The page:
Hawaii state aviation photo shows J.C. "Bud" Mars of Michigan soaring in Curtiss biplane above crowd in Honolulu, Hawaii, in 1910.
Final Quote Immortalized Bud Mars, Flyer Who Took Japan's Emperor Aloft
"I Wish We Had Crashed," Mars Said Recalling the Historic Flight in Tokyo
March 26, 2012
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By: Dave Rogers
In the early 1900s, local fairgoers were amazed by the daredevil exploits of early aviators like Bay City legend Lionel DeRemer and also a fellow Michigan flyer named Bud Mars from Muskegon.
A hundred years ago, Mars had the reputation of being the most daring flyer in the country. It was said that he swooped under the bridges across the Mississippi River. While many of his compatriots died during exhibition flights, Mars survived numerous close calls and lived on to what then was a ripe old age.
He was one of the first aviators to demonstrate flight in Japan, and that's where he made history. He took the emperor, Hirohito, then 11 years old, on his first plane ride.
The boy emperor was fated to lead his nation into the greatest war in world history that was still going on when Mars died.
The Aug. 7, 1944 edition of Time Magazine carried the following article:
"Died. James C. ("Bud") Mars, 68, pioneer world-touring balloonist and aviator who gave Hirohito his first plane ride in Tokyo in 1911; of heart disease; in Santa Monica, Calif. A circus high diver who learned to fly in 1908, Mars recently said of his most notable flight: 'I wish we had crashed in Tokyo.'"
As a young man Mars had changed his name from McBride to keep his family from knowing about his life-threatening exploits as an acrobat and flyer. He was born March 6, 1876 in Grand Haven, Michigan, where his father, Thomas D. McBride was a member of the U.S. Lifesaving Service. The family later moved to Muskegon when his father became a ship captain on the Great Lakes.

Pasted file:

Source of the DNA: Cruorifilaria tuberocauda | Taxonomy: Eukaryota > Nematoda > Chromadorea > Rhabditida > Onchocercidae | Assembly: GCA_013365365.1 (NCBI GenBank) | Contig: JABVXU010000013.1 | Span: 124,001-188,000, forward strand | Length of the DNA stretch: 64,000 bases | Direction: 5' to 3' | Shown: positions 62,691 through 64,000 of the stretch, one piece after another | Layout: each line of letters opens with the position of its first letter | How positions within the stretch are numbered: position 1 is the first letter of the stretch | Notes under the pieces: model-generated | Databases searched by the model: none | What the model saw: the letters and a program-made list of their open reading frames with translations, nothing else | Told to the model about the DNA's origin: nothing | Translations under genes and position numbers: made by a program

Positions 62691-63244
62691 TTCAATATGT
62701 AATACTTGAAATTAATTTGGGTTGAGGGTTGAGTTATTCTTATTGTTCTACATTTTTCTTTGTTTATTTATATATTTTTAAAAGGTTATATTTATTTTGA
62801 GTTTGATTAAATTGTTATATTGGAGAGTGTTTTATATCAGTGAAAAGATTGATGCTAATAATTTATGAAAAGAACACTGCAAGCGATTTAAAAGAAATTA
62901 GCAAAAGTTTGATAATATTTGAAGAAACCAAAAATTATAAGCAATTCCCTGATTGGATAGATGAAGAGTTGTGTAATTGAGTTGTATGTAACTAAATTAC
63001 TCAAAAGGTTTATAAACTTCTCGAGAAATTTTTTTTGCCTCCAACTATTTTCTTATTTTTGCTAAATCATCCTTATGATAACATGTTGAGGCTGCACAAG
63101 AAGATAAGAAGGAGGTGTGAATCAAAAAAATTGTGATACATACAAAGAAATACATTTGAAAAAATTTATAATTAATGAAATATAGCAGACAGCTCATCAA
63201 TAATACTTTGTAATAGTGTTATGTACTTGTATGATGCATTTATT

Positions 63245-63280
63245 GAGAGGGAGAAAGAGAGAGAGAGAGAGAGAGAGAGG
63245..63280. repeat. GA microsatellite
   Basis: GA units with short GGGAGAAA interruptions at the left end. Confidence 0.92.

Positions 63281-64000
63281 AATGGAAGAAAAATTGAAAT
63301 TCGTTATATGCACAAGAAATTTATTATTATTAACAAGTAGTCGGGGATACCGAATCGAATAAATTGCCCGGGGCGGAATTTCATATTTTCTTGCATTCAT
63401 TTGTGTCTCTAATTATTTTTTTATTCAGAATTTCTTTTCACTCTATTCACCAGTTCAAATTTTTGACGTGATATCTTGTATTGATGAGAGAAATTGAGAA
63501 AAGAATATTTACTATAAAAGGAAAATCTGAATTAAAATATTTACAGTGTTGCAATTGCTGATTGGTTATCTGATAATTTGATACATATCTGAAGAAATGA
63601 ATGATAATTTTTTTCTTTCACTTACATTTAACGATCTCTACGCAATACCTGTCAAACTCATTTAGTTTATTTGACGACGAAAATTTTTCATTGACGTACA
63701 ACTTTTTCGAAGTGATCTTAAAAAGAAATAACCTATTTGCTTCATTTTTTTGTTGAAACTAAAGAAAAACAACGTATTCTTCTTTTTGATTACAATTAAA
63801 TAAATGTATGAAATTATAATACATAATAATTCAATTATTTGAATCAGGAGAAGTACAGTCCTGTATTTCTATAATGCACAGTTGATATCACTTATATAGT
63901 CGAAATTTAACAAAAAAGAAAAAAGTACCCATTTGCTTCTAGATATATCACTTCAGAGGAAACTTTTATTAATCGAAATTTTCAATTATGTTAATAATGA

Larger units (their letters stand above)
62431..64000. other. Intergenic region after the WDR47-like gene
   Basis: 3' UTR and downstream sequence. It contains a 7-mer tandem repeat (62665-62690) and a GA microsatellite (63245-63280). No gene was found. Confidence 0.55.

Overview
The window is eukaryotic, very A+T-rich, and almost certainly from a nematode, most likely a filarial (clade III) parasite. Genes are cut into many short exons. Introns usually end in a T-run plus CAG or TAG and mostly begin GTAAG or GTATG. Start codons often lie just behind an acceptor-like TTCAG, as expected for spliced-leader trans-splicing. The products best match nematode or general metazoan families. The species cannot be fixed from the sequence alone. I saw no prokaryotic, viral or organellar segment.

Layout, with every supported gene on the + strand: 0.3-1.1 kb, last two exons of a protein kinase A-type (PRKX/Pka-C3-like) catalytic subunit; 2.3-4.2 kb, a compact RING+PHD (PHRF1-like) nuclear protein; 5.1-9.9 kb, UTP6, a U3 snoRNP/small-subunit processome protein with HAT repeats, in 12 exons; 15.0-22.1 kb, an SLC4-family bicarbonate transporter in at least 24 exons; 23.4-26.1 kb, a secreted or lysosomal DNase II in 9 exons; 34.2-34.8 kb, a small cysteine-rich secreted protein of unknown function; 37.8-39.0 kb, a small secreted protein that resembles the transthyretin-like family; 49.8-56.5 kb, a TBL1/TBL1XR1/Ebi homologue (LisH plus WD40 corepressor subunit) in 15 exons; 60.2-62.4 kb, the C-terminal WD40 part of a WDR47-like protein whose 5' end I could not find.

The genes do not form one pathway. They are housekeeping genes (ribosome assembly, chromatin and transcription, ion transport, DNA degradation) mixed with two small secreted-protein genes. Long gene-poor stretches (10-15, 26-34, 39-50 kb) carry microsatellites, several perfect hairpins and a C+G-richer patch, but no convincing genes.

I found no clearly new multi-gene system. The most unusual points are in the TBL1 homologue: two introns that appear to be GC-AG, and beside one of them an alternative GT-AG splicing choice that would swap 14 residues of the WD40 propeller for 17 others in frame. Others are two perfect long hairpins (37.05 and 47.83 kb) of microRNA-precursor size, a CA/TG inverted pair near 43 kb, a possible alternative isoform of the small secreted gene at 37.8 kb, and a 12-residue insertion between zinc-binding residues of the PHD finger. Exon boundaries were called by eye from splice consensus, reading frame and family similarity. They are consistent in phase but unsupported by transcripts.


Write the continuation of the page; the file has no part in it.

Bay City's DeRemer had gotten the flying "bug" watching Mars pilot a dirigible at Wenona Beach and at Caro, Michigan. He later attended flying schools in St. Louis, MO, and on Long Island, New York, and brought his skills home to Bay City where other local enthusiasts learned from him.
Mars did much of his flying elsewhere, but did make an appearance in Grand Rapids on a national tour in 1910 with the Curtiss aeroplane team.
William J. Horvat, in his book "Above the Pacific," noted that Mars was first to fly in Hawaii. On Dec. 31, 1910, before 3,000 paying customers in Honolulu, he took a Curtiss P18 biplane aloft to the wonder of the crowd.
Hawaii was the first stop on the Curtiss Airplane Company's 30,000-mile demonstration tour which included Japan, China, the Philippines, Siam, Singapore, Java, Persia, Africa, the Holy Land, Egypt, Spain, France, England, and "anywhere else bird men had not been seen before."
Perhaps inspired by his first experience with flight demonstrated by a pioneer Michigan airman, 31 years later the Emperor Hirohito launched 353 planes against the American naval fleet at Pearl Harbor, Honolulu, Hawaii.
It was Dec. 7, 1941. What President Franklin D. Roosevelt soon called "the day of infamy" had arrived -- bringing death, destruction and the entry of the United States into the worst war in world history.
History Article 6864
Dave Rogers is a former editorial writer for the Bay City Times and a widely read,
respected journalist/writer in and around Bay City.
(Contact Dave Via Email at email@example.com)
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